By Daniel Rothberg
With his mother at his side, Connor Dillman ’11 waited quietly in a small courtroom for one hour before the police officer, who had ticketed him about a month before, arrived at traffic court.
“The officer said that I had made a right hand turn on a red light without coming to a stop,” he said. “I said that it was a yellow light and I had the right to not stop.”
The 10-minute trial at traffic court ended with Dillman losing his case.
Dillman had appeared before the same judge at his arraignment case about one month earlier.
If an offender receives a ticket, their first appearance in court is typically an arraignment, criminal lawyer Donald Etra (Harry ’05, Dorothy ’08, Anna ’10 and Jonathan ’11) said. At an arraignment, the defendant must enter a plea.
“There was a judge [at the arraignment] and he went down the row saying what the fines would be and if you wanted to contest it or not,” Dillman said.
If an offender chooses to contest their ticket, he or she must enter a not guilty plea and return to court at a later date for their trial, Etra said.
Dillman chose to contest his ticket since he said he believed he was not at fault.
Dillman sat with a group of about 10 other minors and their legal guardians at the arraignment.
Minors are required to be accompanied by a guardian during both the arraignment and the trial, Etra said.
Additionally, while it is common for a judge to bring several minors into one courtroom at once, Etra said that minors always have a right to privacy during juvenile proceedings.
At the trial, the officer who issued the initial citation appears in court with the defendant.
According to the Los Angeles Superior Court website, a defendant is allowed to subpoena witnesses and has the right to an attorney.
These trials are often heard by a judge pro tem, who is an attorney that volunteers to hear certain court cases.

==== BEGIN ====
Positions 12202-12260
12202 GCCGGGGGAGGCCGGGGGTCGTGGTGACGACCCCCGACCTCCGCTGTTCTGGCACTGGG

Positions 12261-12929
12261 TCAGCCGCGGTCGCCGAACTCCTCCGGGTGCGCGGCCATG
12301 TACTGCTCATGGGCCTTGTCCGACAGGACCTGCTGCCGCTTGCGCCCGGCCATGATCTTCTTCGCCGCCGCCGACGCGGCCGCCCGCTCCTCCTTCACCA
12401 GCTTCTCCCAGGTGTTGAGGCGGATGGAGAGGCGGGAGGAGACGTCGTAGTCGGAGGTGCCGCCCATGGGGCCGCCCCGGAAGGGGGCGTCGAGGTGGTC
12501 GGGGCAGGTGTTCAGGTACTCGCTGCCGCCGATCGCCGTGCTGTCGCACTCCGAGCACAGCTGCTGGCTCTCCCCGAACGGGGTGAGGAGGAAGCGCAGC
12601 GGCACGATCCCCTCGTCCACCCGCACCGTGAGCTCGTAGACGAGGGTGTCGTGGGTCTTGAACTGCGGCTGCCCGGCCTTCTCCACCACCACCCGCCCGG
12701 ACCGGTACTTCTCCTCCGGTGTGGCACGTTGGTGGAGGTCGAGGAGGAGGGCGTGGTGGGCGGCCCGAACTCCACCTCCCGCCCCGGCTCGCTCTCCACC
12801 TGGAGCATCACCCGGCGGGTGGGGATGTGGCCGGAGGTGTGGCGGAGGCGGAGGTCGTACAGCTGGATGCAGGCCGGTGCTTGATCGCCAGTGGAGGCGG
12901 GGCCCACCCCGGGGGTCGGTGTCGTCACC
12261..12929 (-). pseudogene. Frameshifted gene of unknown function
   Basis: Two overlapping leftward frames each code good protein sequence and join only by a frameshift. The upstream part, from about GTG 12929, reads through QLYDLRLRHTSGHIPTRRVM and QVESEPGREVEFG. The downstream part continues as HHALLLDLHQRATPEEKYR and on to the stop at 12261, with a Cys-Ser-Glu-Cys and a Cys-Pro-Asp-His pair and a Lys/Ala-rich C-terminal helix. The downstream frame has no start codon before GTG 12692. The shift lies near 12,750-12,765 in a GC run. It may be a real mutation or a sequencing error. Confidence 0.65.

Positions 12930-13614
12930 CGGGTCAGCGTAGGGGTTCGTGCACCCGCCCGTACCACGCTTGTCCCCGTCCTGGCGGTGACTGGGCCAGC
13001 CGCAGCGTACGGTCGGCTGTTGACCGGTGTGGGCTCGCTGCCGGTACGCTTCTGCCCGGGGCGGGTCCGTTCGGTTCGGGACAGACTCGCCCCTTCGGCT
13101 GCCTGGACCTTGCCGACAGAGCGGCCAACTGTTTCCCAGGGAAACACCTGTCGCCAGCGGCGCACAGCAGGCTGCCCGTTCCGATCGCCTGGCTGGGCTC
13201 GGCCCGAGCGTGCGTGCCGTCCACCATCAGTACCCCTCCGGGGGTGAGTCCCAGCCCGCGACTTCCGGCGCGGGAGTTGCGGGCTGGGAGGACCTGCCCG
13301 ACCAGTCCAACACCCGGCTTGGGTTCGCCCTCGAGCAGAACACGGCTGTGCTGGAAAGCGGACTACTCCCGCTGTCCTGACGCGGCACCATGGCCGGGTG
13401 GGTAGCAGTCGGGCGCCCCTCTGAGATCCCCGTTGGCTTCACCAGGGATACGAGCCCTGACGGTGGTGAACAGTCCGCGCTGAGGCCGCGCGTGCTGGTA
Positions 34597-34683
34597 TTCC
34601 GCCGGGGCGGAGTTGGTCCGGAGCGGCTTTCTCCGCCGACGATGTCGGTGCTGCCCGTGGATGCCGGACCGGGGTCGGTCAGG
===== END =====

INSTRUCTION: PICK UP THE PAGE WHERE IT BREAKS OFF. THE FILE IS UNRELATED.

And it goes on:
Temporary judges must have completed a training program for judges and had their license for at least 10 years, the website said.
Adrianna Crovo ’11, who was pulled over in her mother’s car because the vehicle was unregistered, said that at her arraignment, a sheriff read a list of courtroom rules.
“You had to be really quiet… It was pretty button-down which was a little weird,” Crovo said. “Being respectful was really emphasized.”
Crovo said that she chose to be seen in a group since she believed her transgression was not that serious.
“It was really nerve-wracking,” she said. “It wasn’t really clear about where you were supposed to be and what was going to happen until you got into the room.”
Other minors in the Santa Monica courtroom were appearing for infractions that included covering a license plate and not wearing a bike helmet, Crovo said.
Courtney Hazy ’11, who was pulled over for driving minors before having her license for one year, said that going to traffic court was a “waste of time.”
Hazy said that she learned to be more cautious because breaking the law is not worth being fined.
“You learn to be more careful,” Hazy said. “It’s not worth it to pay a lot of money to have someone in a car with you.”
“It’s definitely scary and definitely not a position you want to put yourself in,” Crovo said. “[Going to court] definitely taught me that I don’t want to do anything more serious than not having the car registered.”
Dillman, who was forced to pay a fine and is planning to attend an eight-hour session of traffic school, said that he learned that you have to be well prepared before arguing a case in traffic court.
“You’ve got to earn it. You have to do your homework first,” Dillman said. “[The officer] took five minutes to explain his side and I took 30 seconds to explain mine.”